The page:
2012: Team Pursuit – Part 2 (Ed Clancy)

Olympic champion in great form in Team Pursuiter’s boot camp at Manchester

Part 1: Read what the GB Team Pursuit coach Dan Hunt has to say about the team’s preparation

When a top road pro like Ben Swift talks of how strong Ed Clancy is going out on the road in training, it shows just well the Olympic Champion is riding in the month long boot camp in Manchester.

Ed Clancy on his GB upright bike in race mode during the Omnium … he has a real Screamer of a Condor bike as well!

Back in 2005, only six years ago, the Olympic Champion from Beijing was a fresh faced ‘5th’ man for the Team Pursuit when GB won the Worlds (Los Angeles) in the Team Pursuit. This followed them being second in the Athens Olympics and being pretty gutted about it during a period when the Aussies were seemingly unbeatable at major competitions.

The riders in the GB team had a drawer full of bronze and silver medals but lacked Gold.

Ed was still in the Academy at that time, a development programme, the first for GB, that had been put together by Rod Ellingworth. A programme that saw another of its members, Mark Cavendish, win the World Madison title with Rob Hayles at the same World Championship event (2005).

Ed continued to progress and cement his place in the team and in 2008, won the Olympic title in Beijing.

Prior to Dan Hunt taking over as Men’s Endurance coach, Rod Ellingworth and Matt Parker ran the training sessions at the dungeon (Manchester velodrome). We’d bring you pictures of the latest team of coaches at work but unfortunately are not being given access to the training despite the coaches being okay with it. If you’re a stakeholder, I’d take it up with British Cycling!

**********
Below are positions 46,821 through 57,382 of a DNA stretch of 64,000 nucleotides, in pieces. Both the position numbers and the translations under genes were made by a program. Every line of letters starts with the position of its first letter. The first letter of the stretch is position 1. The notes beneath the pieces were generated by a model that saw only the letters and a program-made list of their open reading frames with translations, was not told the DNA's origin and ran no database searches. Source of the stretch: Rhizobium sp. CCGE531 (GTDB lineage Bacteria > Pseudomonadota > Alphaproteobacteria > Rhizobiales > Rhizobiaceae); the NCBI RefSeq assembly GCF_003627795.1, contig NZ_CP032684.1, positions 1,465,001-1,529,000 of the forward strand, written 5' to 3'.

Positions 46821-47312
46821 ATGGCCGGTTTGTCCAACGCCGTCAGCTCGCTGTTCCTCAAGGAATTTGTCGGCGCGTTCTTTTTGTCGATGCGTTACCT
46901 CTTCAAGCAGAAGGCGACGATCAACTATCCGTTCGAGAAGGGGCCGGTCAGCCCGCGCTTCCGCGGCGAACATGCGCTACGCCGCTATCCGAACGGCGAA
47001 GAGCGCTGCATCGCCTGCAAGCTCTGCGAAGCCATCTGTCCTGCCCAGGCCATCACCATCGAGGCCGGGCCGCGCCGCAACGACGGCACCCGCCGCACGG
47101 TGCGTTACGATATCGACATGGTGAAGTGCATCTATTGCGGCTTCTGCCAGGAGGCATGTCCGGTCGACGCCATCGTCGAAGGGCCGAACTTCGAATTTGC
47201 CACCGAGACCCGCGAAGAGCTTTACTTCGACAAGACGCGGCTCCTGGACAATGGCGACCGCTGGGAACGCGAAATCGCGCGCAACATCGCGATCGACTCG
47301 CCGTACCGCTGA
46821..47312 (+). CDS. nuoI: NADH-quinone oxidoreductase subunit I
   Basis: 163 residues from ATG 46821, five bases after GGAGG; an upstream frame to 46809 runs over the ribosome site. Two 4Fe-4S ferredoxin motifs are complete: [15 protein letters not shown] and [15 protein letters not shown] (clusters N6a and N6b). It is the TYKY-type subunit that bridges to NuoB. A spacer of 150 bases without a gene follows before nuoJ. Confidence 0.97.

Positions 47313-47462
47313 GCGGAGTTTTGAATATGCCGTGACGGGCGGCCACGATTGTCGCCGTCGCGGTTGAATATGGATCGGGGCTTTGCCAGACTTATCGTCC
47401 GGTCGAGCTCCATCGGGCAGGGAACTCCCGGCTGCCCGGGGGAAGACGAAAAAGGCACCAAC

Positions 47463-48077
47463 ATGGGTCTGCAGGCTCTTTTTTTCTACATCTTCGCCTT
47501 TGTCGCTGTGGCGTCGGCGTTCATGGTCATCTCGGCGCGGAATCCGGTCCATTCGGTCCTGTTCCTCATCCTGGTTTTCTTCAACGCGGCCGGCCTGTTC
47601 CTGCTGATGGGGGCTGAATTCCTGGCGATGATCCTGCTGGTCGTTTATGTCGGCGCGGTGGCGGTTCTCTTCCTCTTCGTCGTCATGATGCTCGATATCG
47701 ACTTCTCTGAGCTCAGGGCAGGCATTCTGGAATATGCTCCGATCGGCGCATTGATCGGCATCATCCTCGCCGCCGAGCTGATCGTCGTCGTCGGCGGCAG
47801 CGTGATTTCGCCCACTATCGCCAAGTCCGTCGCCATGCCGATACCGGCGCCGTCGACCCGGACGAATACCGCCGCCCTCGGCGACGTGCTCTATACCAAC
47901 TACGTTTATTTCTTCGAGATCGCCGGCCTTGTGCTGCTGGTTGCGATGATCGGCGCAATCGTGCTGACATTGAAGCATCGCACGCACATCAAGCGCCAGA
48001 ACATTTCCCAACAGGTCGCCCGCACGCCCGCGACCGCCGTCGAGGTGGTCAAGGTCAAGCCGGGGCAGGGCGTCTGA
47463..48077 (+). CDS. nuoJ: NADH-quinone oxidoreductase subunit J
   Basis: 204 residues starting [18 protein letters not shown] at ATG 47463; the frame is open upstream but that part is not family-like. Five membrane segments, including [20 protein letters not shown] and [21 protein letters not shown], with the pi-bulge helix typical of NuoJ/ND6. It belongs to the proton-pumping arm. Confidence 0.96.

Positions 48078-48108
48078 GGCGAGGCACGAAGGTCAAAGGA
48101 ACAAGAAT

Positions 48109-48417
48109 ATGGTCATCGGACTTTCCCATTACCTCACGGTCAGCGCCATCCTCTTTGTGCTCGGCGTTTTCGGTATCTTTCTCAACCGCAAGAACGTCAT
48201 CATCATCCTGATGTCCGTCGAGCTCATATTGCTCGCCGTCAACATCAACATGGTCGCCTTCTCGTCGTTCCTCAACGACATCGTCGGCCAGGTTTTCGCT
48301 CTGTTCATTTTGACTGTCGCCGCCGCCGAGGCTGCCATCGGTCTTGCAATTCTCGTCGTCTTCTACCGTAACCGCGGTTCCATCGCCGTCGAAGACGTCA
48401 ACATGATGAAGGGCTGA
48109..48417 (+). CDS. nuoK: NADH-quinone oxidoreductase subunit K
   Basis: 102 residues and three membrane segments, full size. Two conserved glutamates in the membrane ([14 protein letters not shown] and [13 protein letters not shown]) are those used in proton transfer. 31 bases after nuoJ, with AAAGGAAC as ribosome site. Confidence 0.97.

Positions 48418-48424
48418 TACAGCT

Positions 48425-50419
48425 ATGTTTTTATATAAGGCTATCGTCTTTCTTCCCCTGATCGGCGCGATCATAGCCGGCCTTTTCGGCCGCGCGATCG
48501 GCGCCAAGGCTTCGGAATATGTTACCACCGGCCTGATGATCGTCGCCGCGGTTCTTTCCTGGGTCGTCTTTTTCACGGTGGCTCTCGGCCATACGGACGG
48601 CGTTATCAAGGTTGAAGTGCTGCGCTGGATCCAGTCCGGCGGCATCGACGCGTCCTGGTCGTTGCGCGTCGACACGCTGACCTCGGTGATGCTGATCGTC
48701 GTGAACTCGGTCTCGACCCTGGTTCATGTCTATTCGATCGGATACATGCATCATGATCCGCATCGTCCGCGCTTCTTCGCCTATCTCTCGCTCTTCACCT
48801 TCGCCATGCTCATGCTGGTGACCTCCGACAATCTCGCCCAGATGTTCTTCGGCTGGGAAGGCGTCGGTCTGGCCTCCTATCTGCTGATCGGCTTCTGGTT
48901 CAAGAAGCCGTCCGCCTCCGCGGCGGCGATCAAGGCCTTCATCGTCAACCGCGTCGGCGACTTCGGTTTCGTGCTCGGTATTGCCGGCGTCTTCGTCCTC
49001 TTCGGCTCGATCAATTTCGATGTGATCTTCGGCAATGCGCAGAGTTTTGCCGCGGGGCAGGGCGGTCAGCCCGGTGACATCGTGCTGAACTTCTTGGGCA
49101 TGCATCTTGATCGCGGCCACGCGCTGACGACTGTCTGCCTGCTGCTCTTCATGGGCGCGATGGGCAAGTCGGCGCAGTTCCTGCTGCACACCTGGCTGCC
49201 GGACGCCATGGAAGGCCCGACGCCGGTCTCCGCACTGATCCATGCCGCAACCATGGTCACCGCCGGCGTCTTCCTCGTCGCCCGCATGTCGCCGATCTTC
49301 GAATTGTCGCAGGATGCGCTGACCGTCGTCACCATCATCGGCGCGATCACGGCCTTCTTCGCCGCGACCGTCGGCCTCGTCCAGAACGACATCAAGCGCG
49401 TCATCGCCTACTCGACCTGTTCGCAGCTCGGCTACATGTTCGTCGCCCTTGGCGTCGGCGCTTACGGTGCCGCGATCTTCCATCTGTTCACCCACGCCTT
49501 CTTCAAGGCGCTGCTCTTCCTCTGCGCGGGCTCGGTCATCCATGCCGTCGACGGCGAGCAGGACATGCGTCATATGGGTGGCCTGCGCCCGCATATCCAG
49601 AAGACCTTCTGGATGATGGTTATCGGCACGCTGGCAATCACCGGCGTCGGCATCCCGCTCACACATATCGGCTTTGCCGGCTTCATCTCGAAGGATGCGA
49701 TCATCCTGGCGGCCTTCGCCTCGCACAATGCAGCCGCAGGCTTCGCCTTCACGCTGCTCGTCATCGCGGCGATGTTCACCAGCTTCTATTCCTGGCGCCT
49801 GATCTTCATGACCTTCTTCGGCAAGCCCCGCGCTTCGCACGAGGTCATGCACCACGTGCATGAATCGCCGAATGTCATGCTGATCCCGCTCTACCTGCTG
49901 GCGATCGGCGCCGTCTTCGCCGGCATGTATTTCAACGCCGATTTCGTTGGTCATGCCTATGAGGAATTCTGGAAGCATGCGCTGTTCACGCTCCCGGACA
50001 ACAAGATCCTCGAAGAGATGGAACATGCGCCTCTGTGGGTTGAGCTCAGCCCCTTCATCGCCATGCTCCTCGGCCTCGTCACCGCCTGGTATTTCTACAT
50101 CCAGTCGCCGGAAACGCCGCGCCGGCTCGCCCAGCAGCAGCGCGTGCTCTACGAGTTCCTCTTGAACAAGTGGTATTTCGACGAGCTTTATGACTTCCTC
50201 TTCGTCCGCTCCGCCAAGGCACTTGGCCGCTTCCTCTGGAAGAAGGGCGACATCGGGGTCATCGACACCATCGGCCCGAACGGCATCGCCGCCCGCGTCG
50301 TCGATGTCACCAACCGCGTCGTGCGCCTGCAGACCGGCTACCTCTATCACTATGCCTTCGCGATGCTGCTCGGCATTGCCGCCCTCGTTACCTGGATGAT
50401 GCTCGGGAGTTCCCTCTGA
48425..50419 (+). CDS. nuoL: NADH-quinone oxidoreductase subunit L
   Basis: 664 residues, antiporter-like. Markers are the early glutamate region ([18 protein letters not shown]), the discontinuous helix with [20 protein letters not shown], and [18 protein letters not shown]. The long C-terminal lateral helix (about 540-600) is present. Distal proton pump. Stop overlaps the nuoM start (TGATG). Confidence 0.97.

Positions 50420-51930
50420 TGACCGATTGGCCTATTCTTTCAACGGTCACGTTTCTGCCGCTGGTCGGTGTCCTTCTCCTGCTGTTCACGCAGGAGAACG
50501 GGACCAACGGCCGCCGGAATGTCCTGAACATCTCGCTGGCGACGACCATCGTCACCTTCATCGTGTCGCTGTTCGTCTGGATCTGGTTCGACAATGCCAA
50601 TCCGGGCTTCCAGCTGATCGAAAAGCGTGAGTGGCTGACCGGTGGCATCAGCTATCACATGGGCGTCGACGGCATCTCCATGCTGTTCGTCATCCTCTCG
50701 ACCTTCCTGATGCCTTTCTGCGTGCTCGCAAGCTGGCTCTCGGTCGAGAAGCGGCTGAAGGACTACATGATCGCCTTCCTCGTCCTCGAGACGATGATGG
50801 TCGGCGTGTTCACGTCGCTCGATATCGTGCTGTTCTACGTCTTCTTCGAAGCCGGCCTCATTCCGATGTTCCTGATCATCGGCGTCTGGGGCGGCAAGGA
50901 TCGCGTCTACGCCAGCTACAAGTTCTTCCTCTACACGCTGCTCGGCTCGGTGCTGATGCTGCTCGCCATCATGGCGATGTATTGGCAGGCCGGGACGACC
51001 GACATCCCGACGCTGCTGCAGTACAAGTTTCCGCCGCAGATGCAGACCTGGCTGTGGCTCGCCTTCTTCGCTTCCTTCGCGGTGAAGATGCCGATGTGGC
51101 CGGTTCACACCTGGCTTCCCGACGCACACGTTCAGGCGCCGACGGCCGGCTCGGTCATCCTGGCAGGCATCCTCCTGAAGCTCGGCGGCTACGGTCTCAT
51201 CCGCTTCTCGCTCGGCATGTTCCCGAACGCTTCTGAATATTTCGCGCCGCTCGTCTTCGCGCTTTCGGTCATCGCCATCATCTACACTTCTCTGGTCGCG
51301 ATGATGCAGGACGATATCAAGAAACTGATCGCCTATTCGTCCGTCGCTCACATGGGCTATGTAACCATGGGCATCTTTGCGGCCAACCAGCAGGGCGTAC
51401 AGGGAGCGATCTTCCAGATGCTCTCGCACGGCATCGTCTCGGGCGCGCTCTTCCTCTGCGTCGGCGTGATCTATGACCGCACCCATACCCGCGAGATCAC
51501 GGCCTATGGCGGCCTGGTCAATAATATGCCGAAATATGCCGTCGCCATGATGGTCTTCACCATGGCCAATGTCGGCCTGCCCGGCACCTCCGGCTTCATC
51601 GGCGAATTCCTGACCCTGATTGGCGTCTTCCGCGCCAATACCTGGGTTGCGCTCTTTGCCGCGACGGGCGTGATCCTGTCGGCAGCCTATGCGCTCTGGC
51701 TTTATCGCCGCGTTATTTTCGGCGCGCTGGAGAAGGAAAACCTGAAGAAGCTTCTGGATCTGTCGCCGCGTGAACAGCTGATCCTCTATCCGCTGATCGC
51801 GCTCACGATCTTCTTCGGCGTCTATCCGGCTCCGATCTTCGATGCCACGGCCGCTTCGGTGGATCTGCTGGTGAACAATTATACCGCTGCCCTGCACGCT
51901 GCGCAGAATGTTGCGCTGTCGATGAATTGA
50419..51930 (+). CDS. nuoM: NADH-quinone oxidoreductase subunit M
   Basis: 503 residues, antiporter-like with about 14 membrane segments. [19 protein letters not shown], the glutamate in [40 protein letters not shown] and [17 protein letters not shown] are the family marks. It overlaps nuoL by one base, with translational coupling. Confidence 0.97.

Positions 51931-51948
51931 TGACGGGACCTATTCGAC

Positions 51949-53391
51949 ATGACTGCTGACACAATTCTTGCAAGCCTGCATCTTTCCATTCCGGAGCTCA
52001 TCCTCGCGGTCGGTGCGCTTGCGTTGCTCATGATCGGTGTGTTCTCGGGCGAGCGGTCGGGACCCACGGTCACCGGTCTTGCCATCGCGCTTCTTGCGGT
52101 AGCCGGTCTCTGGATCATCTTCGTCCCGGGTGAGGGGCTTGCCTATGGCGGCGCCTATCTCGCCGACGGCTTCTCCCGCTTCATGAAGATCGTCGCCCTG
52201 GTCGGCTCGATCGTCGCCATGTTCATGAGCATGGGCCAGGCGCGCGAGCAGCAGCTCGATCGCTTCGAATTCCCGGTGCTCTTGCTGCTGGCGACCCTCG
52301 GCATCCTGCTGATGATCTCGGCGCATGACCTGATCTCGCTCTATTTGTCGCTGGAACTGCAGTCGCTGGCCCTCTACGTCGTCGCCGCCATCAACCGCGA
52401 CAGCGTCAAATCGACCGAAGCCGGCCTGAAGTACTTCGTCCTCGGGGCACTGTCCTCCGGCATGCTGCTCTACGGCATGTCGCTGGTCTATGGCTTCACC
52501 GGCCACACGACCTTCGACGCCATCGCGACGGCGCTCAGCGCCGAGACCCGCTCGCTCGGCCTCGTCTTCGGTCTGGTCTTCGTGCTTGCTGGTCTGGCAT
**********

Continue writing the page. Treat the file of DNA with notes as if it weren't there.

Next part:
Fast forward to today and Ed is now the ‘captain’ of the team, the most experienced rider by far who helps direct them on and off the track and also provides vital feedback to the coach Dan Hunt about what’s happening on the track. Sure, the team have video with timing analysis but some times there are things that even a camera can’t see. That’s where Ed’s role is so important.

Not only is he regarded as one of, if not the best Team Pursuiter in the World, Ed has also matured into a very professional rider. One, who when you talk to is constantly laughing and having a joke because that’s the way he is but as an athlete, he’s very focused on winning Gold in London.

It’s that mix of having fun and enjoying himself as well as being so knowledgeable about what he does on the bike that makes his presence in the team so great for the morale of the squad as a whole. Over the years, one name constantly comes up as being the rider they, team staff, all think will be in the team for London. That name is Ed Clancy.

Simply because Ed has shown over the last four years he’s not only able to get the team up to speed quicker than anyone else, he also rides a pretty mean Omnium too. As well as having won the World Omnium title in the past, he’s now European champion as well and while there are riders who may have a go at the event, Ed has the points on the board so to speak and everyone else is playing catchup.

Come London, like it will be for all the strong nations, the number of places for GB riders will be quite restricted and they won’t be able to have any passengers (reserves). In fact, every rider that goes will have to be capable of winning Gold. So, for both the men’s and women’s endurance squads, the rider that does the Omnium, will also have to ride the Team Pursuit or at least be a reserve for it and even the reserves will be have to be capable of racing one or more rounds of the event.